The Nizkor Project: Remembering the Holocaust (Shoah)

Shofar FTP Archive File: camps/aktion.reinhard/appendix.arad

Newsgroups: alt.revisionism,soc.history
Subject: Holocaust Almanac: How Do We Count the Deported?
Followup-To: alt.revisionism
Organization: The Old Frog's Almanac, Vancouver Island, CANADA
Keywords: Belzec,Reinhard,Sobibor,Treblinka

"The exact number of Jews who were departed to the Operation Reinhard death 
camps is difficult to determine because of the prevailing conditions at the 
time and the method employed by the Nazi extermination machine in expelling 
the victims to Belzec, Sobibor and Treblinka. The number of Jews who lived
in the towns and townships of Poland before the war is known from the
population census carried out there in 1931. Some demographic changes took
place during the years 1931-1939, but these did not basically alter the
number of Jews living there on the eve of the German occupation.

Substantial demographic changes did occur during the war, during the years
1939-1945, until the onset of the deportations to the death camps. In these
years, tens of thousands of Jews escaped from one place to seek refuge in
another. Hundreds of thousands of Jews were expelled and resettled, sent to
labor camps, or centrated in larger ghettos. Thousands of Jews were
murdered in shooting Aktionen in the vicinity of their homes -- before,
during, and after the deportations to the death camps. Thus, on the eve of
the expulsions, there were many small localities in which Jews no longer
lived and other localities in which the number of Jews was much higher than
before the war.

The deportation method, as carried out by the German authorities in the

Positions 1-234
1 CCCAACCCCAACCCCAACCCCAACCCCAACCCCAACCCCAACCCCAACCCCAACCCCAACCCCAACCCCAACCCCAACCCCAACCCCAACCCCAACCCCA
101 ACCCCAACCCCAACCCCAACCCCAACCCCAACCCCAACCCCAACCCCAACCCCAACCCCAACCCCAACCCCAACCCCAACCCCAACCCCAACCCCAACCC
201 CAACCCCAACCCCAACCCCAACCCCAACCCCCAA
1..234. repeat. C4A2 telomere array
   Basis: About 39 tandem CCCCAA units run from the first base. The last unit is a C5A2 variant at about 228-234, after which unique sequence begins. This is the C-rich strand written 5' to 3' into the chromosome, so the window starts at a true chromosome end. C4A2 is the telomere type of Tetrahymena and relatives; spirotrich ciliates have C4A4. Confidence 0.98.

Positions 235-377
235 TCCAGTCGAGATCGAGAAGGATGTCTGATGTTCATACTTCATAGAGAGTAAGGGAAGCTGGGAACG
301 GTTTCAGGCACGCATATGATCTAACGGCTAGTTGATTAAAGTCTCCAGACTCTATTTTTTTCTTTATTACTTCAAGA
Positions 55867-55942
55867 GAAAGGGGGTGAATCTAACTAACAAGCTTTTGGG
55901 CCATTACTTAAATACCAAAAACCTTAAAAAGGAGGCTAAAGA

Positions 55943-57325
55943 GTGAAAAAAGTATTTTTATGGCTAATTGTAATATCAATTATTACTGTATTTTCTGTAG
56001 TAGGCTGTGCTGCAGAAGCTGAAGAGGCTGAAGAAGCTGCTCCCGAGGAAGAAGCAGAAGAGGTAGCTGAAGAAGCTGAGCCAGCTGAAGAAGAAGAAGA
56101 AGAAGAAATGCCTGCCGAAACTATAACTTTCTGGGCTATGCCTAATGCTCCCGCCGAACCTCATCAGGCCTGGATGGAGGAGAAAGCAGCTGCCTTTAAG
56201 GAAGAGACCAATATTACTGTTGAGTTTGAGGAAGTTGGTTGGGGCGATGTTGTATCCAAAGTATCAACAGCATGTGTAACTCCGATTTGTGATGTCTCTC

General Government, was 'en masse', without lists of names or even exact
numbers. Usually ghettos were totally liquidated, and only the killing
capacity of the camps and the volume of the trains dictated the number of
people who were deported. In places where some Jews were temporarily left
behind, the Germans counted the few who remained, while all the others were
pushed into the trains.

Documents of the German railway authorities, which were found after the
war, provided some data on the number of trains and freight cars. If we
take into account that each fully packed freight car carried 100-150
people, we can arrive at an approximate indication of the number of Jews in
each transport.

Another source of information was the census of the ghetto inhabitants
carried out by the Judenrats in some of these places. A census of this type
was usually taken by order of the German authorities for purposes of
forced-labor requests or in preparation for the deportations. Sometimes the
Judenrats also took a census for their own purposes ... food rationing or
housing problems. Documents containing these data and sometimes even the
number of Jews who were deported, as collected by the Judenrat, were found
after the war. Sometimes they were mentioned in diaries wirtten by ghetto
inmates and left behind.

Numerous memoirs written by survivors, as well as the memorial books
(Yizkor books), contain important data about the deportations, including
dates and the number of deported. Testimonies by survivors, statements by
local people who witnessed the deportations, and evidence given by members
of the German administration at the war crims trials serve as significant
sources of information.

Together, all these documents and sources enable us to arrive at an
estimation that comes very close to the actual figures and dates of the
deportations to the Operation Reinhard death camps."

Excerpted from....----------------------------------------------
BELZEC, SOBIBOR, TREBLINKA - the Operation Reinhard Death Camps
Indiana University Press - Yitzhak Arad, 1987. ISBN 0-253-3429-7

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